It’s the open source nature of Android software that creates the issue, despite also being a positive feature in many ways. Google have put measures in place to increase official Play Store security, such as Play Protect, which scans for suspicious app activity, but there are still instances every year of highly convincing malicious apps slipping through the net.

Before downloading a new app, read the reviews and developer information to see if everything adds up. Fake versions of banking and social apps will often have a convincing logo and description, but will be clearly marked as having been developed by somebody other than the company they claim to represent. Major apps should also have plenty of reviews, and versions of world-famous games like Angry Birds that only have half a dozen, could be fakes.

Be wary of apps that request unusual permissions, too. Things as innocent as taxi booking apps have been faked, requesting that users allow the app permissions like message writing and reading emails, along with wanting the input of payment details.

If the permissions an app asks for don’t match up with its intended purpose, delete it. Particularly with shopping and banking apps, where card and bank details are at risk. It’s better to play it safe than be sorry. Fake banking apps have been identified in cyber attacks in 164 different countries, and they’re a growing problem.

Where possible, you should only download Android apps that have been verified by Play Protect — and even then, it doesn’t hurt to be cautious.

Other ways to stay secure

There’s no perfect system for online security because the internet and the devices that connect to it are ever-changing and evolving. However, there are plenty of easy measures to take that can help you avoid disaster.

Having software that’s as up-to-date as possible is a crucial start, along with running regular antivirus scans. But if you spend a lot of time online, it’s important to secure those activities as well as your device itself. Stay aware of the latest security threats, and implement things like Virtual Private Network use to prevent third parties from getting their hands on your data.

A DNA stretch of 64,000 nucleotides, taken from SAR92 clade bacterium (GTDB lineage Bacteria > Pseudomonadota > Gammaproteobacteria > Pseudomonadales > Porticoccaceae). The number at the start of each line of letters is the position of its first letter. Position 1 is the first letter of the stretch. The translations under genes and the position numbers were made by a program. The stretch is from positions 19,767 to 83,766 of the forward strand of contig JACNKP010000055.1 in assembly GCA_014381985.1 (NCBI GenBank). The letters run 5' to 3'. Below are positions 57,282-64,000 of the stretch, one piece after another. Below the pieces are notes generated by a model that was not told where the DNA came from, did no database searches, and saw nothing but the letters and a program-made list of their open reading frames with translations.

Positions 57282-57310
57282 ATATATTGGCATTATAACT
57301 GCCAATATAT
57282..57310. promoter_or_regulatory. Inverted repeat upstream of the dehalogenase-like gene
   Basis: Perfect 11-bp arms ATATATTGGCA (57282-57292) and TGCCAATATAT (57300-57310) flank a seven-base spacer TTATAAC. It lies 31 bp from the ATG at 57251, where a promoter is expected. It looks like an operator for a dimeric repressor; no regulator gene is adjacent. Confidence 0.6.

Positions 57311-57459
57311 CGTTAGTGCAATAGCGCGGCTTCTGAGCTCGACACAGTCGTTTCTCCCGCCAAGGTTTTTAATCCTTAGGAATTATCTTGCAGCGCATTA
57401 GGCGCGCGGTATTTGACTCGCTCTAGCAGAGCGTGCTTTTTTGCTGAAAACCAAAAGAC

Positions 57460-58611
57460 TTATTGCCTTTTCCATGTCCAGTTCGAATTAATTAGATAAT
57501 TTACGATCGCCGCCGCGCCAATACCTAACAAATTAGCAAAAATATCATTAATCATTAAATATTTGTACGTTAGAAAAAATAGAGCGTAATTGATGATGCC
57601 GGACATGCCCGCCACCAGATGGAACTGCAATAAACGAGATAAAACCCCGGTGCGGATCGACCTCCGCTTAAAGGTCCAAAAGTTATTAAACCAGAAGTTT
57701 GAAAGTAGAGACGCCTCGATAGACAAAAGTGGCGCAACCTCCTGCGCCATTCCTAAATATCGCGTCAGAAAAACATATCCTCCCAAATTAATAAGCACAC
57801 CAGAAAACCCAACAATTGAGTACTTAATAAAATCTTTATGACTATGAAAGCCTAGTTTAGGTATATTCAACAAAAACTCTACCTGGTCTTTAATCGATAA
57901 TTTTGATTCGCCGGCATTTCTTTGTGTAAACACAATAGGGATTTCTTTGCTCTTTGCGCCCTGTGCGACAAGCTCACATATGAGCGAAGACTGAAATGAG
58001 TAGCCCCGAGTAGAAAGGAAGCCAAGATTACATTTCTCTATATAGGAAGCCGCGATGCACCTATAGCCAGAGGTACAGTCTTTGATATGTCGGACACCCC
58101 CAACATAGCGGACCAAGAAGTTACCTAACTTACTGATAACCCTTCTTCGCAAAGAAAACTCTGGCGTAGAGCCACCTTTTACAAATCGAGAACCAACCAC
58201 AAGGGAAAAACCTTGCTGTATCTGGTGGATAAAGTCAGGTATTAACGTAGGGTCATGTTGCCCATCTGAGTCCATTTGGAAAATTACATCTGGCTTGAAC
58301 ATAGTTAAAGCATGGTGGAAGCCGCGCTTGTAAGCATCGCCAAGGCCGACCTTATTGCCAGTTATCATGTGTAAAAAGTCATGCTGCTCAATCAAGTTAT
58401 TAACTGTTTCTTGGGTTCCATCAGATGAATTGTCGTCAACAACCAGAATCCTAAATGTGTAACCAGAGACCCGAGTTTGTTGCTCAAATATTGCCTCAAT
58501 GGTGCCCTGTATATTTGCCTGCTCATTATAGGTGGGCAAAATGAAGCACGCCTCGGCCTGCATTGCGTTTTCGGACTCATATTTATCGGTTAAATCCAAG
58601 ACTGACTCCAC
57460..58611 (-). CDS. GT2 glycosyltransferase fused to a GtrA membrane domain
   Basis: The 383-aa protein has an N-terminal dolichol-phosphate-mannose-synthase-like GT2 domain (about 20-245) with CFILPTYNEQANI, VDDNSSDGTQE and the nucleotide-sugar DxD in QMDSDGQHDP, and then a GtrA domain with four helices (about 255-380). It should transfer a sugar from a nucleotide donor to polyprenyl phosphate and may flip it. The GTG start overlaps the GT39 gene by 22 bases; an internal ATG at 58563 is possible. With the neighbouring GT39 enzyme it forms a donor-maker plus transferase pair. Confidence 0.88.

VPNs are particularly useful for things like securing online banking, and shopping over unsecured public Wi-Fi, because they add end-to-end encryption to your connection. This means that actions carried out using your Android device have a solid layer of additional security.

On and offline, you should also make sure you’re using truly secure passwords. If in doubt, or if you’re having trouble remembering them all, adopt a password manager to remember them for you. While your phone’s PIN is something you’ll need to remember yourself, a password manager can keep hold of complex passwords to all of your app and email accounts — as well as suggesting new complex passwords to regularly update.

All in all, with minimal input and a little common sense it’s easy to use an Android device — or any device — without putting yourself in the line of fire for hackers and other cybercriminals. Stay well away from unauthorized apps and app stores, sense-check your downloads and embrace security software. With these guards in place, your device should stay working at its best and the data within can be kept just as you intended it to be; private.

What do you think of Android security? Let us know in the comments below or on Google+, Twitter, or Facebook.

This is a guest post and its content does not necessarily reflect the thoughts of Techaeris or its staff.